Dark I-V characteristics of the untreated and the PS-gettered samples at 700°C, 800°C, and 900°C.
In multicrystalline silicon solar cells, the saturation current is essentially due to short circuiting via GBs. The current–voltage characteristic of the gettered samples shows an enhancement of the saturation current, which is a sign of the passivation effect of this gettering process at GBs. From these dark IV
curves, we determined the series resistance (Rs
] and the shunt resistance (Rsh
) of the gettered and untreated cells.
Figure depicts the variation of the series and shunt resistances. We notice a significant increase of the shunt resistance (Rsh) and a diminution of the series resistance (Rs). The improvement of Rsh can be attributed to an efficient passivation of the grain and GBs of the mc-Si wafers and the gettering of unwanted impurities.
Series (Rs) (a) and shunt (Rsh) (b) resistances of the gettered multicrystalline solar cells.
However, the enhancement of Rs
could be due to the gettering effect in adjacent grains [29
]. The deep recombination centers present at the GBs and bulk defects have been reduced, and an important decrease of the surface recombination velocity has been obtained. Gettering at 950°C seems to have a bad effect on the electrical properties of the cells, which could be due to the deep diffusion of phosphorus into the mc-Si substrate when annealing the sample at 950°C.
In Figure , we carried out the I-V characteristic measurement of obtained solar cells under AM1.5 illumination (100 mW/cm2). Four parameters of solar cells were used to define illuminated solar cells: the short-circuit current (Isc), the open-circuit voltage (Voc), the fill factor (FF), and the efficiency (η).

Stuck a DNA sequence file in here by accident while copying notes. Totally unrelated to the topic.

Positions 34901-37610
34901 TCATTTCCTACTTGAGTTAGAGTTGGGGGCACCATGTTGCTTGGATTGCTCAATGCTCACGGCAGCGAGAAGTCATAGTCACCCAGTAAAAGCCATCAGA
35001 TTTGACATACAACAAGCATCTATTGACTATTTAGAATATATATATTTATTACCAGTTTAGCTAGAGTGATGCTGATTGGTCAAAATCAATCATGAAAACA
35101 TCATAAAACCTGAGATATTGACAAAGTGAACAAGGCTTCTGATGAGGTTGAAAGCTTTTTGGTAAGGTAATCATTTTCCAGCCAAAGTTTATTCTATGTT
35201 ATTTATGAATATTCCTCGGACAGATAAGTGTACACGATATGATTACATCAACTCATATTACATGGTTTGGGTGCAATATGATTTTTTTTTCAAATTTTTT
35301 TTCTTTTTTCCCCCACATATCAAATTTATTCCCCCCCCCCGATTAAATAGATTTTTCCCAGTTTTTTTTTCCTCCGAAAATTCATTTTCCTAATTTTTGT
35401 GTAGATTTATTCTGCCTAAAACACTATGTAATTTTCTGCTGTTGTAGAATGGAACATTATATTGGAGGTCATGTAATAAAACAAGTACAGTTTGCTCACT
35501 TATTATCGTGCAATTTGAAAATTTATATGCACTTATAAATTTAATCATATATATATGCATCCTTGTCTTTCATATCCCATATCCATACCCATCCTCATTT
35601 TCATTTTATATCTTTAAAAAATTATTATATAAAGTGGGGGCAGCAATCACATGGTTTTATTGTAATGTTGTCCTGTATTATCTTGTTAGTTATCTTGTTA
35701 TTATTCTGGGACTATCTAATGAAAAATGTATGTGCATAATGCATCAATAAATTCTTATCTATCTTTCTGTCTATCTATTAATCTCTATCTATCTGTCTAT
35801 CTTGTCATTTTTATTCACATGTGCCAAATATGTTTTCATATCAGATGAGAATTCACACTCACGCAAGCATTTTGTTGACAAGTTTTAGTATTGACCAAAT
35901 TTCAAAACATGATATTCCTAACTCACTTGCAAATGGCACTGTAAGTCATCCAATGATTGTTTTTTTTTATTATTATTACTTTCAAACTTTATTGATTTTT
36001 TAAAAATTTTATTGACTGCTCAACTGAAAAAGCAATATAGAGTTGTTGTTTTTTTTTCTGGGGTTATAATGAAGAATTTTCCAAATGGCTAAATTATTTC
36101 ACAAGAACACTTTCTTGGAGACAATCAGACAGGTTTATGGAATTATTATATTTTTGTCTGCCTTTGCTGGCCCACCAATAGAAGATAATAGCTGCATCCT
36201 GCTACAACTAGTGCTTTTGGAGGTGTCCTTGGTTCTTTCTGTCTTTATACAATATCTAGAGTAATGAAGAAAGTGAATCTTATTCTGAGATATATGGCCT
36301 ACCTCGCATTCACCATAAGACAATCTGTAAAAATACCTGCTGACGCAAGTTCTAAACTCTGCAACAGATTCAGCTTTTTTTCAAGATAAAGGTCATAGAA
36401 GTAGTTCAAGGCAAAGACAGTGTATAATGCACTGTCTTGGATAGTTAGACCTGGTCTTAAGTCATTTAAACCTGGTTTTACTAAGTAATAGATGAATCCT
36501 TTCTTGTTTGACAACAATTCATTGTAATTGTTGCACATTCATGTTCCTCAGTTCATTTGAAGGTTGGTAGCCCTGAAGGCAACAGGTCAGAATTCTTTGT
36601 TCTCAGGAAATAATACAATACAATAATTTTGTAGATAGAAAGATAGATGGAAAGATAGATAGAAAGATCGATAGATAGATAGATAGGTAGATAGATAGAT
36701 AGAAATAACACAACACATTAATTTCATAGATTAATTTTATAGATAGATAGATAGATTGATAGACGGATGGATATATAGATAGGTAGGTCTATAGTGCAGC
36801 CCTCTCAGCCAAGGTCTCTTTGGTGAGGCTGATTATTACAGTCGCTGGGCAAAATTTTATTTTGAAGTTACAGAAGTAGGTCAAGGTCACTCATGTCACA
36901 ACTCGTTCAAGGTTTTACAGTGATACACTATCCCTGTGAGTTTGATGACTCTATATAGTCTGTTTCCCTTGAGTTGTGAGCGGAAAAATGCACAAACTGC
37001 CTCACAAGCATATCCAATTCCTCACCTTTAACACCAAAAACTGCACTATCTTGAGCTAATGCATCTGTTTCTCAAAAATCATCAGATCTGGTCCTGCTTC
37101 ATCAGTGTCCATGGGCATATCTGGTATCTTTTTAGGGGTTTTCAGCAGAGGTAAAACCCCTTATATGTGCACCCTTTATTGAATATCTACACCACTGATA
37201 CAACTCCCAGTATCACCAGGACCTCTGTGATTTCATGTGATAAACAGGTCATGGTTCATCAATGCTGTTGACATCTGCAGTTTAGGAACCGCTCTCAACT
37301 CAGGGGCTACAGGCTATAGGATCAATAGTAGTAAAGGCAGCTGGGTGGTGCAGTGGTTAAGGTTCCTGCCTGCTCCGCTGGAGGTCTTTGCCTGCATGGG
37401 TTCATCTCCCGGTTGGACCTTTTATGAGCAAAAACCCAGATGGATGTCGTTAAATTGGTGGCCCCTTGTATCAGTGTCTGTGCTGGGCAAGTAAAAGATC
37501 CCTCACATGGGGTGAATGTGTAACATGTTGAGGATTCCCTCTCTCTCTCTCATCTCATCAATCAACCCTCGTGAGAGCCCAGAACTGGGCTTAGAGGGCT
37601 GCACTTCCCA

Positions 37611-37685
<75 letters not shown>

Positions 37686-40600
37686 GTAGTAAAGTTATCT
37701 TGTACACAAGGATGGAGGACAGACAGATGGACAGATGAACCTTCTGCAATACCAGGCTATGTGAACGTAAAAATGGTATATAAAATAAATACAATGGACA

I-V characteristics under AM1.5 illumination of the gettered multicrystalline solar cells.
The optimal temperature is about 900°C. This optimum could be the result of the competition between the release of impurities from the bulk and a capture of impurities in the gettering layer, which has been removed after the thermal treatment. Below the optimum temperature, gettering process is limited by the release or the diffusion [28
] of metallic impurities towards the gettering layer. This behavior is confirmed by the degradation of the IV
characteristics for the samples treated at temperatures exceeding the optimum one.
Table shows the variation of the Isc and the Voc after phosphorous gettering at different temperatures. Our gettering process improves the Isc from 74 to 109 mA (sample gettered at 900°C) and the Voc from 0.48 to 0.55 mV (sample gettered at 900°C). The effect of gettering mc-Si using the combination of phosphorous diffusion into a sacrificial PS layer and a thermal treatment becomes apparent when looking at the different cell parameters. The untreated solar cell (reference sample) shows a drastically lower short-circuit current density (Jsc) compared to the cells subjected to the above treatment, especially when annealed at 900°C. The same tendency can be stated for the open-circuit voltage (Voc), which is 70 mV higher in the case of the gettered solar cell at 900°C, compared to the reference wafer (untreated). We conclude that phosphorous gettering process under O2 atmosphere, using a sacrificial PS layer on both sides, improves the electrical parameters and the performances of the cells via the reduction of the carrier recombination activities. This leads to an enhancement of the short-circuit current and the open-circuit voltage and an increase of the conversion efficiency of the mc-Si solar cells.
Comparison of the electrical parameters of phosphorous gettered and ungettered multicrystalline silicon solar cells